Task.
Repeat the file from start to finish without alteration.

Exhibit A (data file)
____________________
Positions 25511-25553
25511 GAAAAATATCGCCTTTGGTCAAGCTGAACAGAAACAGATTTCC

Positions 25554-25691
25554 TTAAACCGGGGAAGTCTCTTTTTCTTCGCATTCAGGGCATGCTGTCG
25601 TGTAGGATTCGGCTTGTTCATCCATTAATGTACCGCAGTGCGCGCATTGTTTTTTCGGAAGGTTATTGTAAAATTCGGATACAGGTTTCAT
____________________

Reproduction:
Positions 25511-25553
25511 GAAAAATATCGCCTTTGGTCAAGCTGAACAGAAACAGATTTCC

Positions 25554-25691
25554 TTAAACCGGGGAAGTCTCTTTTTCTTCGCATTCAGGGCATGCTGTCG
25601 TGTAGGATTCGGCTTGTTCATCCATTAATGTACCGCAGTGCGCGCATTGTTTTTTCGGAAGGTTATTGTAAAATTCGGATACAGGTTTCAT